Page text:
without interacting with each other.
ii. Since we need to assign a zero for energy it is best to define the zero as the state when the electron
and nuclei are not interacting with each other. This state corresponds to when n → ∞.

Chemistry/Atomic Structure
LOCUS 16

Now we know that an atom absorbs unique wavelengths and when it does so it is said to be excited and exist in a
state of higher energy. When this energy is lost it is seen as a photon in the emission spectrum. So the lines in the
energy diagram we have made must signify the various levels of energy possible in the hydrogen atom. The difference
of energy between any two of these levels corresponds to the energy of a photon in the spectrum . It must be noted
that all transitions which involve the level n = 1 are called the Lyman series of lines in the hydrogen spectrum and
those involving n = 2 and all the ones above it are called the Balmer series. The Paschen, Brackett and Pfund series
are defined similarly corresponding to the levels n = 3, 4 & 5 respectively. The lines in the series are numbered
from 1 onwards according to the order of energies of the transitions. For example the first line in the Lyman series
corresponds to the n = 2 to n = 1 transition and the fifth line of the Pfund series corresponds to the n = 11 to
n = 5 transition.

Example – 1

Calculate the number of photons having a wavelength of 500 nm which would provide 1.2 J of energy
[h = 6.63 × Js, c = 3.0 × ms–1]

## Solution: The total energy of the photons = 1.2 J

hc
The energy of the each photon = hv =
λ
Eλ 1.2 × 500 × 10 −9
∴ The number of photons = = = 3.02 × 1018 photons
hc 6.63 × 10 −34 × 3 × 108

Example – 2

For silver metal, the threshold frequency v0 is 1.13 × 1017 Hz . What is the maximum kinetic energy of the
photoelectrons produced by shining ultraviolet light of wavelength 15.0 Å on the metal?

Solution: Since the threshold frequency has been given it is best to calculate the frequency of the incident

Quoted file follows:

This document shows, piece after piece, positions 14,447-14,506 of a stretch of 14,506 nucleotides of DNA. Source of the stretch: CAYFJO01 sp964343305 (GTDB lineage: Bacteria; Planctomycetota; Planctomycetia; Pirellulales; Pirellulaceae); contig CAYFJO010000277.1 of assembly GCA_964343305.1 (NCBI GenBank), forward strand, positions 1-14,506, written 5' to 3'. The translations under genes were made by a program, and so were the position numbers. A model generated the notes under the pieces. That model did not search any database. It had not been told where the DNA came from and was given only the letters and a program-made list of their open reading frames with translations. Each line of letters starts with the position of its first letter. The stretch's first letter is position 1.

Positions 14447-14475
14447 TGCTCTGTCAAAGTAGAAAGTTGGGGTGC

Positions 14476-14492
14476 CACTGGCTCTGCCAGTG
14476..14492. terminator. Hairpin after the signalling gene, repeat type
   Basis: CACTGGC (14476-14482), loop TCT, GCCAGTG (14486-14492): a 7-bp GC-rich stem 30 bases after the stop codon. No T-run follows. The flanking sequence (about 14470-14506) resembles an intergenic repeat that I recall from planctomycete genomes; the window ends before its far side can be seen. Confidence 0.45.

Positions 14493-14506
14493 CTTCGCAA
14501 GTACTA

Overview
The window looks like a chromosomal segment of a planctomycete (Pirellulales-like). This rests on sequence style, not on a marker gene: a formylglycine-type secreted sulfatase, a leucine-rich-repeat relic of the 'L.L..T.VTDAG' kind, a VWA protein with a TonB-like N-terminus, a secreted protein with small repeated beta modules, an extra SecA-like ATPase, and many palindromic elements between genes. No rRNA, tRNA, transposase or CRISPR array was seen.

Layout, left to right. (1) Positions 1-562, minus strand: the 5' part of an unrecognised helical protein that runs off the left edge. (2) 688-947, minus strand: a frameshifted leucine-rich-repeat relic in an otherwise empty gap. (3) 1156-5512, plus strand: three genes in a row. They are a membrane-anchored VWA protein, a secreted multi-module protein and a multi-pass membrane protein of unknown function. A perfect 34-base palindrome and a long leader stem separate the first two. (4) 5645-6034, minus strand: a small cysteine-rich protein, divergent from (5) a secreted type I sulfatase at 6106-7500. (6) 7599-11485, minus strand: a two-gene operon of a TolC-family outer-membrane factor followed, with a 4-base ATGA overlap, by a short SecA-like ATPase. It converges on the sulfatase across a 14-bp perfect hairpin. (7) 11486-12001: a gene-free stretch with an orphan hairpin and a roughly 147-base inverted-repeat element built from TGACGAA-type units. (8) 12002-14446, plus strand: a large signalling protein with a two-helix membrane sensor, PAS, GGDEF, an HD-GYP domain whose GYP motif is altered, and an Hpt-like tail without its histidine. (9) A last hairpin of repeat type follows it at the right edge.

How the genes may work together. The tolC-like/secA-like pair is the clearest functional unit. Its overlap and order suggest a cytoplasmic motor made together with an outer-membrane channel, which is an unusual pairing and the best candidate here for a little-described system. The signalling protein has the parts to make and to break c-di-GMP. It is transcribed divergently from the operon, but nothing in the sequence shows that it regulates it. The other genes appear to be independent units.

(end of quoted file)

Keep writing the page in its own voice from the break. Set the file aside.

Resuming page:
photon to check first if it is greater than v0.
3 × 108 m / s 0.2 × 108 m / s
v= c = = = 2 × 1017 Hz
λ 15 Å −10
10 m
The frequency of the incident photon is greater than v0 so the excess energy it possesses is converted
into the kinetic energy of the electron.
Upon conserving energy we get.

Chemistry/Atomic Structure
LOCUS 17

Example – 3

When a certain metal was irradiated with light of frequency 3.2 × 1016 Hz , the photoelectrons emitted had twice
the kinetic energy as did photoelectrons emitted when the same metal was irradiated with light of frequency
2.0 × 1016 Hz. Calculate v0 for the metal.

Solution: Since photoelectrons are emitted in both cases the threshold frequency v0 has to be less than the lower
of the two incident frequencies.
So vo < 2 × 1016 Hz
Like we did in the previous problem here too we can use the principle of conservation of energy and
write Kinetic energy of photoelectrons when 2 × 1016 Hz photons were incident (K.E.1 say)
= h × 2 × 1016 – hv0 = h ( 2 × 1016 – v0)
and the kinetic energy of photons electrons when 3.2 × 1016 Hz photons were incident (K.E2)
= h × 3.2 × 1016–hv0 = h (3.2 × 1016–v0)
In the statement of the problem we are told that these two quantities are related as K.E.2 = 2 K.E.1

( ) (
⇒ h 3.2 × 1016 − v0 = 2h 2 × 1016 − v0 )
⇒ v0 = 8 × 1015 Hz

Example – 4

In a photoelectric effect experiment, irradiation of a metal with light of frequency 2.00 ×1016 Hz yields electrons
with kinetic energy 7.5 ×10 −18 J . Calculate v0 for the metal.

Solution: In this problem the kinetic energy of the electrons is given i. e the excess energy that the photons of
frequency 2 × 1016 Hz possessed is given.
∴ We can write the same expression as the one we wrote in example 2. Upon conserving energy we
get K .E. = h (v − v0 )

(
⇒ 7.5 × 10 −18 J = 6.626 × 10 −34 J .s ) ( 2 × 10
16
s −1 − v0 )
⇒ v0 = 8.7 × 1015 Hz